Hackintosh maker rises from the dead
'When life gives you apples, make applesauce'
Psystar, the Florida-based Hackintosher that's been giving Apple fits for over a year, refuses to die.
The Unofficial Apple Weblog (better known amongst fanbois as TUAW), published a copy of the upstart clonemaker's latest newsletter, which announces to its customers that not only is the company preparing to emerge from Chapter 11 bankruptcy proceedings, but is also offering a new tower based on Intel's quad-core, 2.66GHz Xeon W3520 at the bargain-basement price of $1,499.99.
We won't recount all the twists and turns in the on-again, off-again legal battle between Psystar and Apple - after all, we did that just last week when Apple convinced a Florida bankruptcy court to allow Cupertino to continue its copyright-infringement case against the pesky Hackintosher.
But today's news brings to mind the wisdom of ballpark sage Yogi Berra, who famously said: "It ain't over till it's over."
And it most certainly ain't over - at least from Psystar's point of view.
Psystar's Open(7): $1,499.99 - display not included
The company's newsletter, referring to their May filing for Chapter 11 bankruptcy protection, says that Psystar is "now ready to emerge and again battle Goliath."
The Hackintosher's latest weapon in this battle, dubbed the Open(7), is available on the company's website ("In stock") with either 6GB or 12GB of 1333MHz DDR3 SDRAM, and either 7,200rpm or 10,000rpm SATA2 drives. Apple's Xeon 3500-series entry-level Mac Pro configuration, by comparison, tops out at 8GB of 1066MHz DDR3 SDRAM with 7,200 rpm drives, and starts at $2,499.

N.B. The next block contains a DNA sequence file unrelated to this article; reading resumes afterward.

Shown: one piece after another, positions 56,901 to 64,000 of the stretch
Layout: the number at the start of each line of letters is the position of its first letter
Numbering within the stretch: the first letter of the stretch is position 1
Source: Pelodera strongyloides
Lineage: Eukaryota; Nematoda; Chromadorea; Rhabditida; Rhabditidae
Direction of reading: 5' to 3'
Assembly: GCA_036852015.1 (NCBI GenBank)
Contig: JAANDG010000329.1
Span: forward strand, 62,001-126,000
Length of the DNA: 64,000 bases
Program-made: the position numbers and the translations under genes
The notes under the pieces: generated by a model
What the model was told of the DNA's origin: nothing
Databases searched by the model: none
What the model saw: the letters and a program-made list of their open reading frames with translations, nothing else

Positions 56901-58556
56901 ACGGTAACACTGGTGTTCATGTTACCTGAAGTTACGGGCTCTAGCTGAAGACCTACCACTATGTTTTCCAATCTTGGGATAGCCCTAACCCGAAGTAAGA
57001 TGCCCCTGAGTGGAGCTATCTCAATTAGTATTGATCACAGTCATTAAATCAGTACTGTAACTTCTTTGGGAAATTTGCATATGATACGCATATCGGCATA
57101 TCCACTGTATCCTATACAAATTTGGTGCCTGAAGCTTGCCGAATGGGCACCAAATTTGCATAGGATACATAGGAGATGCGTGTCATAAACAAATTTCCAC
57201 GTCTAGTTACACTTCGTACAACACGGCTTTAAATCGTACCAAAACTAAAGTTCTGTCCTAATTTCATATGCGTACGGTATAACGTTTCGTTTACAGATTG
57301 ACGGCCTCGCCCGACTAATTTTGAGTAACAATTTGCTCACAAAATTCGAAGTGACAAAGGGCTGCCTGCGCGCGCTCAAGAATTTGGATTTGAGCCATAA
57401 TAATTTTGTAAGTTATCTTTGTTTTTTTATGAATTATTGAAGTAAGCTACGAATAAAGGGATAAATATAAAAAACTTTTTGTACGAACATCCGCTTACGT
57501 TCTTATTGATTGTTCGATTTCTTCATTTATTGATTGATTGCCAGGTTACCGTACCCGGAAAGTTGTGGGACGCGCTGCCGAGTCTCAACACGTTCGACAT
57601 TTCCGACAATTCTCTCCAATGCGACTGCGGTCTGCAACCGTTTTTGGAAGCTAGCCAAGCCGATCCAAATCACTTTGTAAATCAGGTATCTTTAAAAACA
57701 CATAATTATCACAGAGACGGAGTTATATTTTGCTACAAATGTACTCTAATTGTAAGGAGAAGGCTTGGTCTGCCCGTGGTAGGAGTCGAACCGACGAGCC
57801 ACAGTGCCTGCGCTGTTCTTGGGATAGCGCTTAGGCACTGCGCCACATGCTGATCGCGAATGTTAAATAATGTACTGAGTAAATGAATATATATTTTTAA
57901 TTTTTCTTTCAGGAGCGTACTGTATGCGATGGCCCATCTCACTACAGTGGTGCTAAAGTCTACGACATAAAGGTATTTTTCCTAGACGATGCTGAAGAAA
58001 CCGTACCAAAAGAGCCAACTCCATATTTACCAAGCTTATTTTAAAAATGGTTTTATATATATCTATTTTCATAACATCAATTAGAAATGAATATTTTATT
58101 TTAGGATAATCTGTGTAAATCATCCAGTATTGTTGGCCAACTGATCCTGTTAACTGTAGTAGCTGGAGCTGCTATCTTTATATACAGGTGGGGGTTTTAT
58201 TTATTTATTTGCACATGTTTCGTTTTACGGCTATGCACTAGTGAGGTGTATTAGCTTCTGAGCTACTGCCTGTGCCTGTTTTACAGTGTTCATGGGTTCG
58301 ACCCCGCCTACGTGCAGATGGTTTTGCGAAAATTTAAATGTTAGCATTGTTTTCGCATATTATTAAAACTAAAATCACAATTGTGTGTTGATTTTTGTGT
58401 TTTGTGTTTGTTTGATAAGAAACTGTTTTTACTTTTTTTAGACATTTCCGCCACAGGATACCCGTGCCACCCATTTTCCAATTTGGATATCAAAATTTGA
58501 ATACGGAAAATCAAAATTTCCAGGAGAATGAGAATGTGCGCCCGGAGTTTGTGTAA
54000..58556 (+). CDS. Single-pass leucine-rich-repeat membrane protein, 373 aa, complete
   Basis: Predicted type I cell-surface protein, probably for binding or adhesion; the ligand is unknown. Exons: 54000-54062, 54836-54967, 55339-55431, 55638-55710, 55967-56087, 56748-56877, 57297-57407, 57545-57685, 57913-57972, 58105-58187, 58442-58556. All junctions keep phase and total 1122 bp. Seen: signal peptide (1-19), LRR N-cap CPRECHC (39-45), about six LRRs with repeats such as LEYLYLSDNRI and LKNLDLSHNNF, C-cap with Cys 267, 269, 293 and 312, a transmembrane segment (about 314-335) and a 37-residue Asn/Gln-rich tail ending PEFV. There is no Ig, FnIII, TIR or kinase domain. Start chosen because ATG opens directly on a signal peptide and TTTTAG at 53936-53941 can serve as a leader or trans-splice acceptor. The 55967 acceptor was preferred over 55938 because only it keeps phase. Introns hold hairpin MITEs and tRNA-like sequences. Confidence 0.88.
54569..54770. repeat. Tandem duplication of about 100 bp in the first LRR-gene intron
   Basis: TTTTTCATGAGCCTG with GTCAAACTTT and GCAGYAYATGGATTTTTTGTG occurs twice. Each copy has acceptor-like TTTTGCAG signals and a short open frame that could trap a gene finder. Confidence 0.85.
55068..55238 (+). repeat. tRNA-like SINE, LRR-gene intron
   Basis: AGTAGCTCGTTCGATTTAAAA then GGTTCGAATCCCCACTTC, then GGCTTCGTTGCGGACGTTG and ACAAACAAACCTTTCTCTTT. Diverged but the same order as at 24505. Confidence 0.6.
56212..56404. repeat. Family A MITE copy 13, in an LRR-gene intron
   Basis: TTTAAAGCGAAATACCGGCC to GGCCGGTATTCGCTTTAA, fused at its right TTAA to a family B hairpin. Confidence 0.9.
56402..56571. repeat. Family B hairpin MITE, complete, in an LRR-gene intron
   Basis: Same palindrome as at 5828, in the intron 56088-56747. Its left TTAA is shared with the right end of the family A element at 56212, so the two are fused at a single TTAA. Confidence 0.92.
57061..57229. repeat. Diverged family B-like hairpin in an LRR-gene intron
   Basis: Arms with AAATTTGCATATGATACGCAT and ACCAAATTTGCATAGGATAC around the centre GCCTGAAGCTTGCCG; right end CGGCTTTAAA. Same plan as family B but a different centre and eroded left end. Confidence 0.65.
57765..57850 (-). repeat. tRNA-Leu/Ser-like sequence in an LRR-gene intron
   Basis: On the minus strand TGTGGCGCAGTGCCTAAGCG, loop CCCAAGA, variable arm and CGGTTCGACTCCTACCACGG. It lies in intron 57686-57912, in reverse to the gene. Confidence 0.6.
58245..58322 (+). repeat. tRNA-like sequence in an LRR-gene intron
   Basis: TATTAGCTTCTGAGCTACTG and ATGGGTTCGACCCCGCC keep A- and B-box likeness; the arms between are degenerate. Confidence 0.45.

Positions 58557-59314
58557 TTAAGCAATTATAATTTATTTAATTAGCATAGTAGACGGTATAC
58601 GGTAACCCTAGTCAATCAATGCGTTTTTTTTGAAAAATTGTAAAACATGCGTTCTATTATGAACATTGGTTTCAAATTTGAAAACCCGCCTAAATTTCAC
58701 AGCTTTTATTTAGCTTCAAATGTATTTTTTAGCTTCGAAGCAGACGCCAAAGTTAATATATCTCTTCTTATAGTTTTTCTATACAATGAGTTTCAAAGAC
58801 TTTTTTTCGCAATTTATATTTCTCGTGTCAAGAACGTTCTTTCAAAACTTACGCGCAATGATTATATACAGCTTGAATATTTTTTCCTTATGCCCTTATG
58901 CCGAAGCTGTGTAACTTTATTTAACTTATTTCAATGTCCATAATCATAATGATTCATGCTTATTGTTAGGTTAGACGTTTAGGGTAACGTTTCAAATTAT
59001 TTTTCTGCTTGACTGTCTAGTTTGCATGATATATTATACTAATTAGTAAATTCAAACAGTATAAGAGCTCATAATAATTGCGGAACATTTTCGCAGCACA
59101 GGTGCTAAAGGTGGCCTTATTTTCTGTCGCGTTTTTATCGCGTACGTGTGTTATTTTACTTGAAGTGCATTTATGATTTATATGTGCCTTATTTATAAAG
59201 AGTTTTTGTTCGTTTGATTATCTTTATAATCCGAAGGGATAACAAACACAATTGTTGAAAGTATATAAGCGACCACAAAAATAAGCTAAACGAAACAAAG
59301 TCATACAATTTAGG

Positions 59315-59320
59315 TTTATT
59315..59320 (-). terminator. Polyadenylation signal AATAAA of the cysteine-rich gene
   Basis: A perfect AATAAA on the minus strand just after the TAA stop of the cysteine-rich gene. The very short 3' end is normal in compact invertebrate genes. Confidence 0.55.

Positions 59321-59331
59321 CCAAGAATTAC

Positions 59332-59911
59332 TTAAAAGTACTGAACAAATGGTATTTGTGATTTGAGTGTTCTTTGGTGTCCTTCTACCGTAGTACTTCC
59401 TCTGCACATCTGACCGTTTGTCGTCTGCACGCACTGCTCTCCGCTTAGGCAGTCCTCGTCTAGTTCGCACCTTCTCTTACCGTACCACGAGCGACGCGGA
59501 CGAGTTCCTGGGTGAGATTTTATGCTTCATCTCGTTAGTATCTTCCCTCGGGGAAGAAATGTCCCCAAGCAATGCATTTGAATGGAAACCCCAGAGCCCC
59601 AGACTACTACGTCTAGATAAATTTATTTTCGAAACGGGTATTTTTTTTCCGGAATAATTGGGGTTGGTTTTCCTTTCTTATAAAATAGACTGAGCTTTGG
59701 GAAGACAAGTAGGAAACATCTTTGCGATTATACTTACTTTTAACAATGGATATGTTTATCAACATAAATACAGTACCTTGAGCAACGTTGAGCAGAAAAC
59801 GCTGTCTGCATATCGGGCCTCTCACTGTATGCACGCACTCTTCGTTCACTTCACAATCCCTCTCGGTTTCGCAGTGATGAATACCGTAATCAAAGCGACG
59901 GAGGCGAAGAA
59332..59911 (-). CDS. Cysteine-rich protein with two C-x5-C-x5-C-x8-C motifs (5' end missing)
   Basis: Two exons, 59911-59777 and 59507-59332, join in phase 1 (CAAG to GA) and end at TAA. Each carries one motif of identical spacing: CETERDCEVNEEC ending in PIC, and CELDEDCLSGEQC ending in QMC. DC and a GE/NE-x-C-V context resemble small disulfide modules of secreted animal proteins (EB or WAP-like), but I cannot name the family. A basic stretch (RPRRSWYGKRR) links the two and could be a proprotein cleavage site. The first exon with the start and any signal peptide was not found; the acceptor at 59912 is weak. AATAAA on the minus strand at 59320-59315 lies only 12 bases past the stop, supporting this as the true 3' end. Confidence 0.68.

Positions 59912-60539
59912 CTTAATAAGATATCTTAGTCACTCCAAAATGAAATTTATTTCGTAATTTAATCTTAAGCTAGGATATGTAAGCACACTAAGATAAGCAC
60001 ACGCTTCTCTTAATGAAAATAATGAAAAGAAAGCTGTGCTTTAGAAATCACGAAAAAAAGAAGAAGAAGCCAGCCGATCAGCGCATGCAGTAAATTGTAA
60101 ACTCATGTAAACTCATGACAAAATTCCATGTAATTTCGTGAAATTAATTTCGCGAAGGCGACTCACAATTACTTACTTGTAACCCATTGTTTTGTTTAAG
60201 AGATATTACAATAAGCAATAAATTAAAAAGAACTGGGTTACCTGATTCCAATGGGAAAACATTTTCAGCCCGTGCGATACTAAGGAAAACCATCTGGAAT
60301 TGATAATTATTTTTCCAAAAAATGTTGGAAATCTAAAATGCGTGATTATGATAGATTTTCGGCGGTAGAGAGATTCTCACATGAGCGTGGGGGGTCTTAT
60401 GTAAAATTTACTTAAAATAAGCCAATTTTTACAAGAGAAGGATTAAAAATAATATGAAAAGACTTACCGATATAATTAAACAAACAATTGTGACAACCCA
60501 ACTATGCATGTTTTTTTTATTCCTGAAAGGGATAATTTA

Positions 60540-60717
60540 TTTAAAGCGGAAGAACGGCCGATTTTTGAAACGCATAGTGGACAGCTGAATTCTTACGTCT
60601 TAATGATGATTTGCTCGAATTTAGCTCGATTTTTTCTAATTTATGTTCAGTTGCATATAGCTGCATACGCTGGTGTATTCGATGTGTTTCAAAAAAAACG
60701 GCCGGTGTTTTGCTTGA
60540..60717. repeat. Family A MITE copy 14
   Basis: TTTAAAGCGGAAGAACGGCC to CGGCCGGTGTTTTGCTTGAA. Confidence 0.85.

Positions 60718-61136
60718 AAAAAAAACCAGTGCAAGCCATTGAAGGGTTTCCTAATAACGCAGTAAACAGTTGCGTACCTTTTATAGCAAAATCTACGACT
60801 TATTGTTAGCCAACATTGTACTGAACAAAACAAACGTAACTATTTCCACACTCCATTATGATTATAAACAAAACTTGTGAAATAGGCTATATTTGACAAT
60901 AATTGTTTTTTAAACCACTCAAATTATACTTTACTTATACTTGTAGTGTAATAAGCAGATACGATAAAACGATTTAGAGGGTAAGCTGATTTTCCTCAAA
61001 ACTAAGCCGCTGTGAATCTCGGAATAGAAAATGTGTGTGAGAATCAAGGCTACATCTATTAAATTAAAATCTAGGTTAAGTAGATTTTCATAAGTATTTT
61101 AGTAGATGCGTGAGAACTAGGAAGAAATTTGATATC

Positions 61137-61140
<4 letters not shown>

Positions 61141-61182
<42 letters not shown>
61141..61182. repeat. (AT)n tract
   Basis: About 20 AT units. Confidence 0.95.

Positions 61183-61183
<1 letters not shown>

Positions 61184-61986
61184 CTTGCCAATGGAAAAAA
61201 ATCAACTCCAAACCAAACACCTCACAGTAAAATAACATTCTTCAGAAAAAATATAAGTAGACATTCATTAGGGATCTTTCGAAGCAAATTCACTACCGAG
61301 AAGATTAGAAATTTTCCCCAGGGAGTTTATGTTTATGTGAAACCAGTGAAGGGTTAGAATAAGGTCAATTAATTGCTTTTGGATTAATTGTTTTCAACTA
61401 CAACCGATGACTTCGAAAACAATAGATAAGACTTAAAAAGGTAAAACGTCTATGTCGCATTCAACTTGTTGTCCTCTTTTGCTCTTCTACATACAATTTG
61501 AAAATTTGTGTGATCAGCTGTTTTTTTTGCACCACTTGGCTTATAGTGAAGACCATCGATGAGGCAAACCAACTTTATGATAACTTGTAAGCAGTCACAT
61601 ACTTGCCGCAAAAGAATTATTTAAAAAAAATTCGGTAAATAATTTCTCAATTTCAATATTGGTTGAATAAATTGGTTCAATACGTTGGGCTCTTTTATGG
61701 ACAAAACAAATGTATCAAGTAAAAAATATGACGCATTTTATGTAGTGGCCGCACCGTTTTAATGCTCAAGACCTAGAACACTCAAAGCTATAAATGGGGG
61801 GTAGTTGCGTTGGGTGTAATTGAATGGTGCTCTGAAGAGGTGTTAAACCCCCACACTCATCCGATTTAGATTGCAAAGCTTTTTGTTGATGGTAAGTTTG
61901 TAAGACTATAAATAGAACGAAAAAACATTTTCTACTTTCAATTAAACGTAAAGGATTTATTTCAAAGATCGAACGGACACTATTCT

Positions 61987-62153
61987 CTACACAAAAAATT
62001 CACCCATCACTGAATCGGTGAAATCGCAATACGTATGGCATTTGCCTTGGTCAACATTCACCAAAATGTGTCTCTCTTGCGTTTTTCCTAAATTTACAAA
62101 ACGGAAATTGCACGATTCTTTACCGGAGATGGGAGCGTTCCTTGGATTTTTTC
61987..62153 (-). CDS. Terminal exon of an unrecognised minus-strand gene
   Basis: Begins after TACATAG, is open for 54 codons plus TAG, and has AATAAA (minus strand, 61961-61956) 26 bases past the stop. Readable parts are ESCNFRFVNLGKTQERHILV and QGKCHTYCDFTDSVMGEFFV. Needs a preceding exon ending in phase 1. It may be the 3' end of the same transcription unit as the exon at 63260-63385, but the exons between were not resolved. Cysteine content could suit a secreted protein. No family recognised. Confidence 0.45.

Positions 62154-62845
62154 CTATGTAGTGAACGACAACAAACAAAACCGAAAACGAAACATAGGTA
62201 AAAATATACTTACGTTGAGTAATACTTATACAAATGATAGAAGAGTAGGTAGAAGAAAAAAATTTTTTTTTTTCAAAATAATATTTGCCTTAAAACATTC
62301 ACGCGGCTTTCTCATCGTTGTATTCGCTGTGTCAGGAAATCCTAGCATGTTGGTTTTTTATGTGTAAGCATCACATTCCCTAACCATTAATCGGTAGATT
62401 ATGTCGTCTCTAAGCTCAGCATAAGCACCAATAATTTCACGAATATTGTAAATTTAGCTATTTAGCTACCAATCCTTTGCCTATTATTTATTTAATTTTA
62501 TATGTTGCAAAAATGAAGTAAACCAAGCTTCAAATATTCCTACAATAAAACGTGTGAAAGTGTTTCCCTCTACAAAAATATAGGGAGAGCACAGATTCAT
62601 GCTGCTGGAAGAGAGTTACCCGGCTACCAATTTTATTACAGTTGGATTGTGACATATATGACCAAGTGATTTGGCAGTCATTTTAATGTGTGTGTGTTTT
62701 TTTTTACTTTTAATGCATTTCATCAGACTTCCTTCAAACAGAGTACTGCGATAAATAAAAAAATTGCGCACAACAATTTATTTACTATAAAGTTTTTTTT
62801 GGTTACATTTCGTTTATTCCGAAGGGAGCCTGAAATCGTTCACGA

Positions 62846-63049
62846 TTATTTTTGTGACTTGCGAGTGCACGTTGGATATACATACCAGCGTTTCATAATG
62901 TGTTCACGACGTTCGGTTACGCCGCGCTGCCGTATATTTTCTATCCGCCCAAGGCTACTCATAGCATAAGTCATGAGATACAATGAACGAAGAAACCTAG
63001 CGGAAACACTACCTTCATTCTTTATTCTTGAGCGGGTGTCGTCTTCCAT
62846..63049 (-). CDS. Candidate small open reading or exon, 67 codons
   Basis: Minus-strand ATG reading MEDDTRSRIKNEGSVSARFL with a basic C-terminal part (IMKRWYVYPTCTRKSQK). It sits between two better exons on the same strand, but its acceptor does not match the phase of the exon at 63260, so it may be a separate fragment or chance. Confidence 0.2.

The Open(7), according to the newsletter, also benefits from "our innovative three-layer sound-deadening side panels and front door" which make the tower the company's "most quiet computing configuration available."
"Quiet," though, is not a word easily used to describe Psystar's attitude in this ongoing battle, as evidenced by the newsletter's closing line. "When life gives you apples," it reads, "make applesauce." ®
@Psymon Posted Friday 3rd July 2009 10:47 GMT
"Apple have an unethical monopoly over supplying the hardware."
No they don't - they are a hardware company who also make and sell the OS and software to run on it. Apple's business model is to make "the whole widget". This is not illegal, unethical and certainly not a monopoly.
"What they are actually supplying now is a customised flavour of Linux..."
Wrong again, it is a modified version of BSD (Darwin) and related support applications with Apple's own GUI (Aqua). Apple take onboard improvements made by the open source community and fold their own improvements back into the community's work. Apple take but they also give back.